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NBA legend Earvin ‘Magic’ Johnson this morning announced that he is joining and investing in Detroit Venture Partners, a VC firm that invests in seed and early-stage technology companies primarily located in the heart of downtown Detroit, as its fourth general partner.
The Hall of Fame basketball star will be working with the founders of the firm, namely Quicken Loans founder (and Cleveland Cavaliers owner) Dan Gilbert, ePrize founder Josh Linkner and investor Brian Hermelin, and invest ‘millions of dollars’ in the fund, according to the PR.
Detroit Venture Partners was established in 2010 and has made investments in startups like Are You A Human, FLUD News, Stylecaster and Sociocast. The fund will invest exclusively in digital media, mobile app development, cloud computing, e-commerce and social networking companies.
Magic, who played basketball for Michigan State University before being drafted by the LA Lakers, in a statement says he believes strongly in the “Detroit 2.0 movement”.
I’m not entirely sure what that means, but according to the LA Times, Johnson is referring to the initiative launched by Dan Gilbert in which he relocated Quicken Loans and its 1,700 workers to the Detroit suburbs.
Detroit Venture Partners, along with some of its portfolio companies, will be located in Gilbert’s downtown Detroit Madison Theatre Building, which is currently being transformed into an coworking / incubator hub where tech companies can work together.
Magic Johnson joins Dan Gilbert, Josh Linkner in Detroit Venture Partners investment fund (Via Mlive.com)
Magic Johnson announced today that he’s investing in Detroit Venture Partners (DVP), a local high-tech venture capital fund led by ePrize’s Josh Linkner and Quicken Loans’ Dan Gilbert, at an event this morning in Quicken’s downtown offices in the Compuware Building.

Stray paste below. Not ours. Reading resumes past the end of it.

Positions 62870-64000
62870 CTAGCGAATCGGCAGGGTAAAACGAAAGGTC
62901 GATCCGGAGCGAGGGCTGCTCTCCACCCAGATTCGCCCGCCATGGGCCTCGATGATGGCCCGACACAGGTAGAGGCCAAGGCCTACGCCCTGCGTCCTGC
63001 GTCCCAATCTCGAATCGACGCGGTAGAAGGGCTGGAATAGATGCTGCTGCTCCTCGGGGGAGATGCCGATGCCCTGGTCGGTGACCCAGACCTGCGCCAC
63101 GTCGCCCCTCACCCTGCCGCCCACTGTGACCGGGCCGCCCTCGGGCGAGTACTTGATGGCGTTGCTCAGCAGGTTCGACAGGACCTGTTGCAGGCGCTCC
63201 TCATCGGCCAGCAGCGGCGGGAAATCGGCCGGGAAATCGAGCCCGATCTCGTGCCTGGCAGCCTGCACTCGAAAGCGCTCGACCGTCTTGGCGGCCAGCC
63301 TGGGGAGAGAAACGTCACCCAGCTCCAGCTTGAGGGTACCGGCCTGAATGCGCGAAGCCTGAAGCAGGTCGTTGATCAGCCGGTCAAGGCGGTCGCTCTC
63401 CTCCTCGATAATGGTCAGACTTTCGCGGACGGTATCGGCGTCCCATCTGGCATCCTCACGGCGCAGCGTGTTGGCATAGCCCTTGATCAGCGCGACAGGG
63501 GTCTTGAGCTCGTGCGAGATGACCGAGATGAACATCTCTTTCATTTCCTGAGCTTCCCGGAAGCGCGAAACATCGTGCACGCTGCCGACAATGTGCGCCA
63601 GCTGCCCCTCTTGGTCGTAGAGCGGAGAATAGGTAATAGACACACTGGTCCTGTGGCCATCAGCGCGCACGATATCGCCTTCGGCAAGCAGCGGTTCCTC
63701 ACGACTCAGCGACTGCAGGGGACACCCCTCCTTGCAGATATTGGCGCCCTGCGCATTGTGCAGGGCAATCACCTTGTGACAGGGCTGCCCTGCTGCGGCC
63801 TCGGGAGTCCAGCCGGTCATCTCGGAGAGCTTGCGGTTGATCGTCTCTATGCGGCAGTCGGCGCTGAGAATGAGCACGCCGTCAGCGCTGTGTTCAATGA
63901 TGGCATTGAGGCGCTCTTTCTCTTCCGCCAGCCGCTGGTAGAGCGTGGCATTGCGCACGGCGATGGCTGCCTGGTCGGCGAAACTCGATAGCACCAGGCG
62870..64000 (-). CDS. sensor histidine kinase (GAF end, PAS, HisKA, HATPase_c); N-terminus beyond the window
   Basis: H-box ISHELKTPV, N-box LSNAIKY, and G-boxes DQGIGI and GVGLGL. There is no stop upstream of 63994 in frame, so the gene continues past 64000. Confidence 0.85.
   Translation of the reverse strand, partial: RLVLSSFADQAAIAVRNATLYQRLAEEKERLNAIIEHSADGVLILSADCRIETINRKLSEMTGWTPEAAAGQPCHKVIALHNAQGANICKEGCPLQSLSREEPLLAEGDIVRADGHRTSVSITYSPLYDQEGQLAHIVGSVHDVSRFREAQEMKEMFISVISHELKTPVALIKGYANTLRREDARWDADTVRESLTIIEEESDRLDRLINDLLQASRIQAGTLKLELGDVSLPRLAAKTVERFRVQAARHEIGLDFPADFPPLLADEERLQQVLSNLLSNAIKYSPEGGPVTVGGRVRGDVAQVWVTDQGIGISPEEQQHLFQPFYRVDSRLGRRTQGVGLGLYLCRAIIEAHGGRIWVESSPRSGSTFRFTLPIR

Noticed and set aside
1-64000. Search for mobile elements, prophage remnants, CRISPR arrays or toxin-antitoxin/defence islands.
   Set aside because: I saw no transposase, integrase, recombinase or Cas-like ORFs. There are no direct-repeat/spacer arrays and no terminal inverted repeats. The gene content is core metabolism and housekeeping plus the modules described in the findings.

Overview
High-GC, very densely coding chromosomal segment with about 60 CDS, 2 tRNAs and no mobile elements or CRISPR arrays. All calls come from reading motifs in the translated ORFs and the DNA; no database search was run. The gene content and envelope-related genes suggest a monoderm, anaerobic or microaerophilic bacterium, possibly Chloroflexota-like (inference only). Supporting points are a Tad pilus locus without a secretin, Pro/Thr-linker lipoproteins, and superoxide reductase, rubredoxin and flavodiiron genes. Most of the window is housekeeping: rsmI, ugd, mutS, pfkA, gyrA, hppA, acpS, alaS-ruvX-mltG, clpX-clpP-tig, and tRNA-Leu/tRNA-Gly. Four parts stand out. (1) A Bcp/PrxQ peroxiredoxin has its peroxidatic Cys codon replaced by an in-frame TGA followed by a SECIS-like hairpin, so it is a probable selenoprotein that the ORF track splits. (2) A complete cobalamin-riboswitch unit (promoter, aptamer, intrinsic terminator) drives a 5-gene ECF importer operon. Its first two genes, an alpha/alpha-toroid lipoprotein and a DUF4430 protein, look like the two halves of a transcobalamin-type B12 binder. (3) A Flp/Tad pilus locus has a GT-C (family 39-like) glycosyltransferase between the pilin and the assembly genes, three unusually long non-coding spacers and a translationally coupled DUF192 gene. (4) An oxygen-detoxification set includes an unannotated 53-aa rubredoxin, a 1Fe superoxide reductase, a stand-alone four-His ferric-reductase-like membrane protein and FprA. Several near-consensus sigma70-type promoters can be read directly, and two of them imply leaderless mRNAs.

Johnson said when he was raising funds for Mayor Dave Bing’s campaign, Bing challenged him to come and invest in Detroit. Johnson told the crowd today that this partnership with DVP is his way of making good on the promise to Bing, whom he called a hero and mentor.
“The only reason I’m a businessman is because of Bing Steel,” said Johnson. “He set the example. You could wear the little, tight shorts, and from that from that you could also wear a suit and become a businessman.”
Bing welcomed his fellow NBA Hall of Famer’s commitment to Detroit, calling this investment the “the beginning of a real love affair.”
“You guys love Detroit,” said Bing. “There are a lot of people in this room who probably don’t know Detroit as well as we do. But those of you who are newcomers, I can guarantee you, you’re going to fall in love with this city also.”
Linkner described the DVP strategy as “full contact investing,” providing not just funding, but mentoring and networking resources.
Linkner said securities regulations prevent DVP from publicly disclosing the size of the fund, but he said their goal is to invest in 12-15 new ventures annually, offering each on up to $3 million.
“We are funding and investing in seed and early-stage technology companies, start-ups,” said Linkner. “They, in turn, will grow and create jobs and hope for the city of Detroit. That’s exactly what we’re all about. We’re on a mission to transform Detroit into a technology hub. We hope to make a difference through entrepreneurial fire. We have an all-digital strategy. The types of things we’ll invest in are social media, mobile apps, cloud computing, internet, ecommerce.”
Detroit Venture Partners was founded by Gilbert and Linkner in 2009. Linkner cited DVP’s investment in the local firm Are You a Human? as an early DVP success.